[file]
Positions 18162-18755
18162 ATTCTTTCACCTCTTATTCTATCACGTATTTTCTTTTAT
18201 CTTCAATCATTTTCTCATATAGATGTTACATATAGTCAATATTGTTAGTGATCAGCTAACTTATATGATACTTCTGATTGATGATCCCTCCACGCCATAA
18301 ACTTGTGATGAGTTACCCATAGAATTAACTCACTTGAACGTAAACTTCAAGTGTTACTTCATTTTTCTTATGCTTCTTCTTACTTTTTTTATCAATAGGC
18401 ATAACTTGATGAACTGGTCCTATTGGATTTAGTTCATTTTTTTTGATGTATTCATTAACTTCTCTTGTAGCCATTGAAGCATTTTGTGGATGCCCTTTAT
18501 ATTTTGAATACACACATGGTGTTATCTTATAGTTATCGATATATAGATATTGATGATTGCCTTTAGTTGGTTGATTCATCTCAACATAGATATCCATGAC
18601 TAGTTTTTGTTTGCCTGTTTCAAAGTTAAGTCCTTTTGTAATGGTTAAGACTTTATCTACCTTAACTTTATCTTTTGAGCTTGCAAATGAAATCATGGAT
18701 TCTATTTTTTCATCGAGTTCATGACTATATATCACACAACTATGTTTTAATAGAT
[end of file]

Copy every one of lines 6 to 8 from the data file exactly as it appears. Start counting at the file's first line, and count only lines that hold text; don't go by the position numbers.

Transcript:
18501 ATTTTGAATACACACATGGTGTTATCTTATAGTTATCGATATATAGATATTGATGATTGCCTTTAGTTGGTTGATTCATCTCAACATAGATATCCATGAC
18601 TAGTTTTTGTTTGCCTGTTTCAAAGTTAAGTCCTTTTGTAATGGTTAAGACTTTATCTACCTTAACTTTATCTTTTGAGCTTGCAAATGAAATCATGGAT
18701 TCTATTTTTTCATCGAGTTCATGACTATATATCACACAACTATGTTTTAATAGAT